Expedition to Bute Inlet, British Columbia, Canada. PART II

Maarten Heijnen (ESR10) | @ CCGS Vector, British Columbia, Canada (7-21 November 2018)

Bute Inlet: Part II

Time for the follow up. Kate (ESR 5) and Maarten (ESR10) went on a research expedition to two Canadian Fjords in May 2018. The aim of this expedition was to understand a turbidity current system from source to sink. Turbidity currents are submarine mass flows of sediment in water, that flow due to their excess density compared to the ambient water. These flows are known to create deep canyons and long channels on the seafloor, transport enormous amounts of sediment (all of the scale of rivers), and pose geohazards to seafloor infrastructure like cables and pipelines. We sampled and measured the seafloor and we deployed instruments in the fjord to measure passing flows over summer in May this year. We use the relatively small, yet very active system in the beautiful Bute Inlet, British Columbia, Canada, to study and better understand these turbidity current systems. The report of May’s expedition ended with a major cliff hanger and it is about time to follow up!

Aims of this cruise

The instruments deployed in May have now been in the fjord for around 6 months. Their batteries have probably run out and they have hopefully measured loads of flows. So we had to go back to Bute Inlet to 1.) retrieve the instruments, to see what flows occurred; 2.) to re-survey the seafloor, to see how these flows affected the substrate; and 3.) to take some more samples to see what deposits these flows have left behind. This extensive monitoring effort will be the first full source to sink dataset of an active submarine channel and I am in the fortunate position to be a part of it and share my experiences with you.

Being alone, instead of with many

I? Where is the rest? Last cruise in May ‘Slaters’ Mike (PI ESR 10), Pete (PI ESR5), and Kate (ESR 5) were also on board. However, this second part of this year’s expedition was much smaller, with only a few days of a larger National Recourses Canada cruise dedicated to Bute Inlet, rather than two vessels for almost 2 weeks. This has resulted in space for only one ‘Slater’ unfortunately.

My role

This cruise was a very different experience for me compared to last cruise. I was much more familiar with offshore research, the ship and the other scientist, I was on dayshift rather than on nightshift, and I felt like I had more responsibilities than in May. I was involved in coring, water sampling and filtering, instrument retrievals. For the Bute Inlet part of the cruise, I prepared everything for instrument retrieval and discussed the final core and sample locations with the chief scientist. We also planned the seafloor survey, together with a scientist (Steve Simmons) from Hull University we work closely together with. These extra responsibilities and the diverse tasks resulted in the opportunity to learn a variety of things I hadn’t learned in May, which was great. Being on dayshift also allowed for better views and wildlife spotting, which tends to be difficult at night. We were spoiled with dolphins, whales, orcas, eagles, seals, and sea lions.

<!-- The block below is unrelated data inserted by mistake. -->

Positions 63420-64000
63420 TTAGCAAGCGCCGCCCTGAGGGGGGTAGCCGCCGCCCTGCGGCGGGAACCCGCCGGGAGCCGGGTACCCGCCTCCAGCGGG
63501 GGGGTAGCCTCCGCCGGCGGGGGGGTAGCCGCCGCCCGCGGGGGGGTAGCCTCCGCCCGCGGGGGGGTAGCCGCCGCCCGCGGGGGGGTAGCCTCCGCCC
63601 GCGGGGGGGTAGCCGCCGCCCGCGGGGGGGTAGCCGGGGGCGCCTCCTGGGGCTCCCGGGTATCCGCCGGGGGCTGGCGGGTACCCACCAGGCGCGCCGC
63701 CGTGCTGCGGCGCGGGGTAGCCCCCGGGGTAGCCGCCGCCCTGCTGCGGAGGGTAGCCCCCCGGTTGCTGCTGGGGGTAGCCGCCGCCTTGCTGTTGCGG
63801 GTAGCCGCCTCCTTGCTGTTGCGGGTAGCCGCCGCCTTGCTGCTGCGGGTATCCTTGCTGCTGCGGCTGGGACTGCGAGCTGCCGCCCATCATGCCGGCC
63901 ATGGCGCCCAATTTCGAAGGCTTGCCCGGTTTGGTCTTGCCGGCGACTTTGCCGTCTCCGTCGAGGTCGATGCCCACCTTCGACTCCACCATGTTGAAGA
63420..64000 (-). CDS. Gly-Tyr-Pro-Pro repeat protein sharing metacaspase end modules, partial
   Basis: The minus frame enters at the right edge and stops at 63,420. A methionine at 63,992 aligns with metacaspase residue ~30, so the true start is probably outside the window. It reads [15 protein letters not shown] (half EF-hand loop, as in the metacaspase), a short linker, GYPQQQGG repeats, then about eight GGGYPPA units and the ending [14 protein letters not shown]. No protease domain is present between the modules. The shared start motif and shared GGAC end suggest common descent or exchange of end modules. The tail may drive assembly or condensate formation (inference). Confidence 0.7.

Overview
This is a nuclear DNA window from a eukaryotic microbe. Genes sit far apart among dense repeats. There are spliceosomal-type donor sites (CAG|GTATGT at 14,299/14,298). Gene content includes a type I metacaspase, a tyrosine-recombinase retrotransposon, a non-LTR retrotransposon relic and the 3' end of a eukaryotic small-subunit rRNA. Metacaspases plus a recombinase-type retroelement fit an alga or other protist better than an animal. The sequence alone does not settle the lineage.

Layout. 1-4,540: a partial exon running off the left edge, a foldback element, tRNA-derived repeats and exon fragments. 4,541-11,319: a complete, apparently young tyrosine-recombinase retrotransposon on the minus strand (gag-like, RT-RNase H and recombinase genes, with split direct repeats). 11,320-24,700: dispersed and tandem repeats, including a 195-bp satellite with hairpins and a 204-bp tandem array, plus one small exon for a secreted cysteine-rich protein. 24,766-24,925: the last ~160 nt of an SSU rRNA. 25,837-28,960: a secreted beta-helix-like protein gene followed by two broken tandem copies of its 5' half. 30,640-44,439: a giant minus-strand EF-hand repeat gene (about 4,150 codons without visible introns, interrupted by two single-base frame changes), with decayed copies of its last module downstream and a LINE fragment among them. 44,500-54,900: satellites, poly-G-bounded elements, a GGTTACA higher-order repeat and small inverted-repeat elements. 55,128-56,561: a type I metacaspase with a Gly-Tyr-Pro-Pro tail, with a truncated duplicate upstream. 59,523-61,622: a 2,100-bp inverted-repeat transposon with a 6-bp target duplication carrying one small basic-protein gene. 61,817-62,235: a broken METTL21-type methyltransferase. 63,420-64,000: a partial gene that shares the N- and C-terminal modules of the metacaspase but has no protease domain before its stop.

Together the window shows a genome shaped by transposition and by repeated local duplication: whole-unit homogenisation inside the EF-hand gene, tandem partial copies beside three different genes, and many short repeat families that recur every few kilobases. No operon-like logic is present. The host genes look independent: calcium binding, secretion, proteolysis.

Our main task was retrieving the instruments deployed in May, and fortunately we found all equipment back. The initial results are looking great, with plenty of flows measured, including a big flow reaching all the way down to the lobe (end of the system). And the deposit of this large flow was also recognised in the seafloor survey. One disappointing moment was when we discovered that one of the instruments had leaked and was full of water. But that I guess that is the risk you take when deploying instruments at hundreds of metres water depth for several months…

What now

Four weeks of work in Canada and two hard drives full of data later, it is time to work on this amazing data. This was, for now, the last time going to Bute Inlet. But, hopefully, I will be back some day. I learned a lot, had fun, enjoyed the beautiful scenery, and we did great science. I still feel very grateful for all the opportunities this ESR is offering me!


  • Bute Inlet, BC, Canada